Top 8 SEO Strategies for SaaS Companies to Increase Traffic and Brand Awareness



top seo strategies for saas brands

Software as a Service, often referred to as SaaS, is booming. Ubersuggest found that the term “SaaS companies” receives approximately 3,600 online searches every month. 

This means that now more than ever it’s important for SaaS companies to stand out from the competition, starting with search engine optimization (SEO).

In the post, we will discuss the top SEO strategies your SaaS company can use to increase traffic and brand awareness. 

First, some background information:

Why is SEO important for SaaS?

SEO is one of the most effective tools available today. 

At its core, SEO works to optimize a website so it can receive high rankings on search engines, and, as a result, increase visibility and gain more web traffic. 

SEO derives from the words, habits, and topics real users employ when searching online. By analyzing these, your company can create content that satisfies consumers and performs well on search engines. 

By following accepted SEO practices, your SaaS company can instantly raise the quality of your website, while becoming more user-friendly. 

In sum, the most significant SEO factors involve:

  • Pinpointing what users are searching for online in regards to your SaaS company
  • Creating valuable content for your target audience 
  • Cueing search engines and algorithms with the right prompts and tactics

SEO is key to your SaaS company’s success because the majority of search engine users are most likely to click on one of the top 5 search engine result pages (SERPS). 

Today’s consumer puts a lot of trust in search engine results and search engine ranking, so if your page has a high ranking, more users will trust your company. 

Ready to increase your web traffic and SaaS brand awareness? Let’s get started. 

Step #1: Perform an in-depth technical SEO audit

SEO isn’t motionless and unchanging. It’s a structure with guidelines and processes. 

The foundation of that structure is technical SEO. 

What is technical SEO?

Technical SEO is independent of content. Instead, it’s related to crawling and indexing—what Google’s bots do in order to determine what pages are high-quality, and therefore which ones show up at the top of the search rankings. Technical SEO relies on keywords (the words users would use to search for) and metadata.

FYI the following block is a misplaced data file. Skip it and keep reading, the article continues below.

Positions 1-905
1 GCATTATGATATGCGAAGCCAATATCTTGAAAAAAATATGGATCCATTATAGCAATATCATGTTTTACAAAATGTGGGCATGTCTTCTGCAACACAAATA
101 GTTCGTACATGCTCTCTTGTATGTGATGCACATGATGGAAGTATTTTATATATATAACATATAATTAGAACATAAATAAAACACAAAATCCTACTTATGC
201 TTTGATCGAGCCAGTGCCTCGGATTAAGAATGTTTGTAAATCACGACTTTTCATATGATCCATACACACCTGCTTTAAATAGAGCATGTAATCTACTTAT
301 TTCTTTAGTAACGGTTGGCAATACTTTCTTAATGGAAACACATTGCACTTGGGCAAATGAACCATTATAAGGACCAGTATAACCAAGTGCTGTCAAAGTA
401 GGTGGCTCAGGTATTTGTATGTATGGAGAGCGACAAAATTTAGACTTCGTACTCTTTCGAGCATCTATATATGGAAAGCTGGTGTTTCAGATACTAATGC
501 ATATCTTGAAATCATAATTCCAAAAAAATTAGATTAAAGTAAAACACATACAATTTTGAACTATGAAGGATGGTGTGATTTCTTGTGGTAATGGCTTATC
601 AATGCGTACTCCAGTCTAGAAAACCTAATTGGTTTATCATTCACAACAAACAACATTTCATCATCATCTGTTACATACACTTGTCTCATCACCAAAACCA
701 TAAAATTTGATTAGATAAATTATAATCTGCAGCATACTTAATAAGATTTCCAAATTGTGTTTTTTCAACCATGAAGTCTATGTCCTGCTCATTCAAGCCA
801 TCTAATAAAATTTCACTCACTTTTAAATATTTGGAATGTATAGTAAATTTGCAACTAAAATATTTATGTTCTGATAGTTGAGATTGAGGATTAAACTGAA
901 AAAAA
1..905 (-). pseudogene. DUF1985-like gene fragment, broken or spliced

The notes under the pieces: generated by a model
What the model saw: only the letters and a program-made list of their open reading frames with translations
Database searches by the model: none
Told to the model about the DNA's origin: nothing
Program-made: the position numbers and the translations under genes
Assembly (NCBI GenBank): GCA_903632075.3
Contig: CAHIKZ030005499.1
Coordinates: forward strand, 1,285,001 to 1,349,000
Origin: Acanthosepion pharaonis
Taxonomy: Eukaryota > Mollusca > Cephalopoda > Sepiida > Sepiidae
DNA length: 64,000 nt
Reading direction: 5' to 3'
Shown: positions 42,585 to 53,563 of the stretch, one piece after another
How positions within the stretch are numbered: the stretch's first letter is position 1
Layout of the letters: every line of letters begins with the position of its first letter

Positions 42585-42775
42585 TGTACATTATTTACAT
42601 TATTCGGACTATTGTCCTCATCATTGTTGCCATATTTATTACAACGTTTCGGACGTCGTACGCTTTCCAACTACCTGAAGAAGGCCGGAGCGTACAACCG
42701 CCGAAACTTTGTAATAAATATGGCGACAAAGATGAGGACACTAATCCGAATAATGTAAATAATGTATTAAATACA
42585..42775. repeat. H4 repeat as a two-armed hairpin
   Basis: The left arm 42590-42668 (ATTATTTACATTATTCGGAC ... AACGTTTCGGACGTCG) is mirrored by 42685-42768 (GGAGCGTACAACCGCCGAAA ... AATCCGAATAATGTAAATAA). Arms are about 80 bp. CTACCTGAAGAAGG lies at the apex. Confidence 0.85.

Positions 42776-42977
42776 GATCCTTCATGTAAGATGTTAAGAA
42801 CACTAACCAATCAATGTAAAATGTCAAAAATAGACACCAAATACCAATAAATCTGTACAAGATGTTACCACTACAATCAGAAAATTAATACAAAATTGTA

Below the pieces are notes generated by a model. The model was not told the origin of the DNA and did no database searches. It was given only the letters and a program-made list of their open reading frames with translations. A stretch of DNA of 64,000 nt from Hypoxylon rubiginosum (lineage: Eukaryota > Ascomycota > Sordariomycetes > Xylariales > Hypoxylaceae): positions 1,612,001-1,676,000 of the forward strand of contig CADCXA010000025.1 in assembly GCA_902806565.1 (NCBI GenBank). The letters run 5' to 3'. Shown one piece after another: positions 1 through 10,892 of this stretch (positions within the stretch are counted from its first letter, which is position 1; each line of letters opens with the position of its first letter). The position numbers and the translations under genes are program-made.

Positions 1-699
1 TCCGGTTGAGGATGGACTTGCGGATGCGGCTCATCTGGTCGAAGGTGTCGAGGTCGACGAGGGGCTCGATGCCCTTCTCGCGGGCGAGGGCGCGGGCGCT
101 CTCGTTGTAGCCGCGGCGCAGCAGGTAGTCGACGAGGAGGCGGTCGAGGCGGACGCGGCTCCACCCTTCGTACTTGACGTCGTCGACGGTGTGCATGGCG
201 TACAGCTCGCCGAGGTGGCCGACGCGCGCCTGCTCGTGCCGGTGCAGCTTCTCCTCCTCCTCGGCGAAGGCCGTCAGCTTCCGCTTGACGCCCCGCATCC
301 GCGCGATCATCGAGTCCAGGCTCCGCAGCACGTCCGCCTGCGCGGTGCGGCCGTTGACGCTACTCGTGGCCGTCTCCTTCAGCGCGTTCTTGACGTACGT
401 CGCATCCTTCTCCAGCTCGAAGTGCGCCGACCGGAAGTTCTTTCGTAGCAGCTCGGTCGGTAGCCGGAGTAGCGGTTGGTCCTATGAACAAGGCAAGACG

Technical SEO can be the trickiest part of your SEO strategy, which is why many brands hire an agency with SEO expertise to conduct them. 

How to run a technical SEO audit 

Start by crawling your website with tools such as SEMrush, DeepCrawl, or Google Search Console.

Source: Google

From there, remove any duplicate content, restrict indexation, provide URL parameters, and fix redirects. 

It’s also important to review your sitemap and ensure it’s clean, concise, up-to-date, and registered in Google Search Console

Step #2: Find your most valuable keywords

After tidying up your site’s technical SEO, you’re ready to pinpoint your most valuable keywords. These are the keywords that your target audience often uses in online searches. 

It’s worth noting that some keywords are easier to rank for than others. Long-tail keywords, also known as keyword phrases, are easier to rank for because they are more detailed and specific. 

Some examples of long-tail keywords are:

  • SaaS companies, Austin
  • SaaS providers for income tax filing
  • B2B SaaS marketing solutions
  • SaaS tools for small businesses
  • SaaS solutions for the hospitality industry 

These keywords apply to a smaller percentage of search engine queries. 

On the other hand, general keywords, like “SaaS companies” or “B2B SaaS tools,” are harder to rank for because every other SaaS company, no matter where they’re located, is trying to rank for them, too. 

Source: Word Stream

To best approach ranking for valuable keywords, go after the keywords with a substantial amount of volume, but not the highest amount of volume. It’s extremely difficult to rank for the most popular keywords unless you’re a very well-known brand in your field, so for most companies, it makes sense to aim slightly lower. In essence, there is a keyword “sweet spot” that you should aim for. 

Test out your keywords

After deciding on a keyword, examine how your competitors are employing it. 

Search your keywords online to find:

  • If they are included in the domains and URLs
  • If they are included in title tags
  • The type of content that has the highest ranking (blog posts, videos, etc)
  • The types of businesses that have the highest ranking